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Google Introduces Verified Customer Reviews, Programmatic Guaranteed for DFP

Google Customer Reviews, offers more customizing options for the Google badge and opt-in on site, better account management tools, and new seller rating insights—will replace the Google Trusted Stores program.

Using Customer Reviews, sellers can collect valuable reviews about their business. A quick sign-up followed by a setup process will allow customers to opt-in to receiving an email survey to rate their buying experience after they complete a purchase on your site.

The data collected with these reviews will then be used to help create a ‘seller rating’ for your Merchant Center account, “which represents aggregated consumer reviews from multiple sources, including independent data providers and Google owned surveys,” google said.

These seller rating can then be shown on Google Shopping, AdWords text ads, and on sellers website. Additionally, you can also choose to show seller ratings on your text ads, “that can boost your ads’ click through rate by up to 10%,” Google says.

Google Customer Reviews are currently available in the United States, France, Germany, United Kingdom, Japan and Australia.

Google Customer Reviews Badge showing seller rating

To enable Google Customer Reviews, follow these steps:

  1. Sign in to Merchant Center account or sign up (if you don’ have one)
  2. Select “Merchant Center programs” from dropdown in the upper right-hand corner
  3. Click “Get Started” in Google Customer Reviews card and accept Program Agreement
  4. Add the survey opt-in code to your website.

Optionally, you can also add the badge code to your site to show your seller rating and show customers that you’re integrated with Google Customer Reviews.

The service is completely free, all it requires is a Merchant Center account.

DoubleClick is now providing advertisers the new programmatic tools to find and reach audiences across preferred publisher partners. It also gives publishers the flexibility to negotiate deals to be delivered programmatically including direct deals transacted via paper insertion orders and tags.

This was the premise for, DoubleClick’s Programmatic Guaranteed, which is now available to all Bid Manager and DoubleClick for Publishers globally along with two new features that include—’support for buyer audience lists’ and ‘sponsorships.’

Audience lists lets advertisers target or exclude, audience lists of their own and secure guaranteed access to preferred publisher inventory while minimizing media waste. And, publishers on the other side, “can forecast available inventory against advertisers’ lists and serve ads to the buyer’s target audience.”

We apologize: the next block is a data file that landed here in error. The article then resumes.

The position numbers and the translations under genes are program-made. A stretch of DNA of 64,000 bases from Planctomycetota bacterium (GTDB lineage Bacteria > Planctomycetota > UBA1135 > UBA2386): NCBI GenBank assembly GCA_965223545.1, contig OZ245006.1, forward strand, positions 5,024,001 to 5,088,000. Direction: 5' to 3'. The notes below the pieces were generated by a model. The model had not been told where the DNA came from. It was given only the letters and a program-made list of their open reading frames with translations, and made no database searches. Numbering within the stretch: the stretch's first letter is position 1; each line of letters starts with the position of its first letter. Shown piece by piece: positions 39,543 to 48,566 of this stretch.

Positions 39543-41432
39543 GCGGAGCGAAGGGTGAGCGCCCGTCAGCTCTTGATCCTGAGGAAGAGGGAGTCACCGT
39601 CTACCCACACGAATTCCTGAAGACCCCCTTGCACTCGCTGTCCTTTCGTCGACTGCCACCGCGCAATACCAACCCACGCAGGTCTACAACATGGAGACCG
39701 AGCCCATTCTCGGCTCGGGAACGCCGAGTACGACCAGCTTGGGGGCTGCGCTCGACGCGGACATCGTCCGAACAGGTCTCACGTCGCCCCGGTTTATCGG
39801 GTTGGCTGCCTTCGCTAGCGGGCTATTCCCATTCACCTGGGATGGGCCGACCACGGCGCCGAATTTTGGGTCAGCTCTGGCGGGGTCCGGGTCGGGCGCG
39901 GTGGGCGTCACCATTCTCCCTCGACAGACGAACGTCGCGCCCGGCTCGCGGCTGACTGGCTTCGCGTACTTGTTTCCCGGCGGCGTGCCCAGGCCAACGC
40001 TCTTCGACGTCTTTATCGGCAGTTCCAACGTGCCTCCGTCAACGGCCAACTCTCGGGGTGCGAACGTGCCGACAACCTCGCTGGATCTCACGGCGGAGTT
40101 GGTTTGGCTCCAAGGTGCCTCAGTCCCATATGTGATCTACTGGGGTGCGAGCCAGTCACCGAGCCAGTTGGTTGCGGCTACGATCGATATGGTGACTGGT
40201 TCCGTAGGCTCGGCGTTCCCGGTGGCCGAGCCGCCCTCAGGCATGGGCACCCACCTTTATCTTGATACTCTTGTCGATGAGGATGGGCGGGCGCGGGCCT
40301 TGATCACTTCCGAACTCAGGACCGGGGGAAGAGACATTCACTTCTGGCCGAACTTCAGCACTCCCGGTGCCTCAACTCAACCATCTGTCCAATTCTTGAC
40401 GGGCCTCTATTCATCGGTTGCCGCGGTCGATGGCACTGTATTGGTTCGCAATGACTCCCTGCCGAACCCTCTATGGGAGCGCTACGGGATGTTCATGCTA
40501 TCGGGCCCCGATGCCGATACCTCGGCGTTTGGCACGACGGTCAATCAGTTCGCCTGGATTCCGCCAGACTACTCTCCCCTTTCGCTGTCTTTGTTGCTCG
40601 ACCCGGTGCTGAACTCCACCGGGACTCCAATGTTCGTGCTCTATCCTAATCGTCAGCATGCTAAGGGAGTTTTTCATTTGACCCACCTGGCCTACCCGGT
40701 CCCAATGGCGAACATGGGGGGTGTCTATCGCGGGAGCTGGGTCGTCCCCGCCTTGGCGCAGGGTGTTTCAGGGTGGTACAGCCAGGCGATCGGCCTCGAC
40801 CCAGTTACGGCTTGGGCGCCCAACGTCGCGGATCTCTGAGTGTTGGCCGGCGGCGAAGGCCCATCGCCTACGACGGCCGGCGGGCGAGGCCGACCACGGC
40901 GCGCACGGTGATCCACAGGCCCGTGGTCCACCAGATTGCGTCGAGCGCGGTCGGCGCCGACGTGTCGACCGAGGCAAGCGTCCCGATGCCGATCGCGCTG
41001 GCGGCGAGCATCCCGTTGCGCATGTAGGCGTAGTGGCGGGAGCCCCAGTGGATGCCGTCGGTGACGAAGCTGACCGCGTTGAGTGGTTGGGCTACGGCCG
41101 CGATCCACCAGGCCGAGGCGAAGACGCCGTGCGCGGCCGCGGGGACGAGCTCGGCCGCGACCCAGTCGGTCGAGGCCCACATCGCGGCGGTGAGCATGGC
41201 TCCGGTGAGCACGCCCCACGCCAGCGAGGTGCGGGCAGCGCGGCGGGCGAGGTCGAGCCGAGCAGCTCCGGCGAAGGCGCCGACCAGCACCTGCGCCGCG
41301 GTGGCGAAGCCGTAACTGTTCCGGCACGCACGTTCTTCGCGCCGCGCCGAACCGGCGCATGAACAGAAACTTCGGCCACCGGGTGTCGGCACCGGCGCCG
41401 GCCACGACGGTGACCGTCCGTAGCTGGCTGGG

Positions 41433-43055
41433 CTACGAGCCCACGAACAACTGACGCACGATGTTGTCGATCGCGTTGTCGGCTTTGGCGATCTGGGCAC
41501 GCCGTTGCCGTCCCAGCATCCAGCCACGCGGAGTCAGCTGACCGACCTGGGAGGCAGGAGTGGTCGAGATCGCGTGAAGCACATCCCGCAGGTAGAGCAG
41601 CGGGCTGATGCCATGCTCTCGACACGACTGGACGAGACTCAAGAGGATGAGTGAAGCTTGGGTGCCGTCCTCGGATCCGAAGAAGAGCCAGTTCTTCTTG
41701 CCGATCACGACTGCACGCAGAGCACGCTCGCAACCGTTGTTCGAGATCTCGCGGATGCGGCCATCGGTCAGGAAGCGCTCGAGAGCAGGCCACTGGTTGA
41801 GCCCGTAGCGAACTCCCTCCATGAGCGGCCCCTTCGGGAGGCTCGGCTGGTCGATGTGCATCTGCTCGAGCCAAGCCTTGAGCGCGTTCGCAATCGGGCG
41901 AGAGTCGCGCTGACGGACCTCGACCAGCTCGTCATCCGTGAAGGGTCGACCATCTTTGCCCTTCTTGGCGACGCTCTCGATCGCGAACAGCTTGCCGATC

Sponsorships with Programmatic Guaranteed, allows publishers to sell high-value inventory on a flat-fee sponsorship, a common practice among publishers transacting via traditional reservations.

DoubleClick Bid Manager now allow media buyers to reserve premium inventory with participating publishers in DoubleClick’s Marketplace.

Also, using the recently release “RFP workflow in Bid Manager,” advertisers can create a media plan. And a single click, let them request quotes from publishers they are alaready familiar with or whose inventory matches their campaign goals or their first party audience data, writes the team.

In another post, Google’s AdMob team explains how by using splash pages in their app, developers can avoid unexpected launch interstitials ads that helps them avoiding policy violation.

against interstitial ads that unexpectedly launch (Layout Encourages Accidental Clicks – Unexpected Launch Interstitials): implementing a splash page (Loading/Title Screen) in your app.

For those unaware, “a splash page is a static screen, containing no clickable content, which launches before the user gets to the ‘Home Screen’ of your app.” “This page will show while the interstitial ad pre-loads. The Interstitial ad should then launch in the transition between the splash screen and the ‘Home Screen’. “

See the example screens below:

In the first example below, the interstitial launches on the ‘Home Screen’ of the app without any action by the user—”violates policies”:

Interstitial violates policies

While, in this implementation a splash page is followed by an interstitial ad. And, the ‘Home Screen’ is dispalyed when the interstitial closes:

Splash page with interstitial ad
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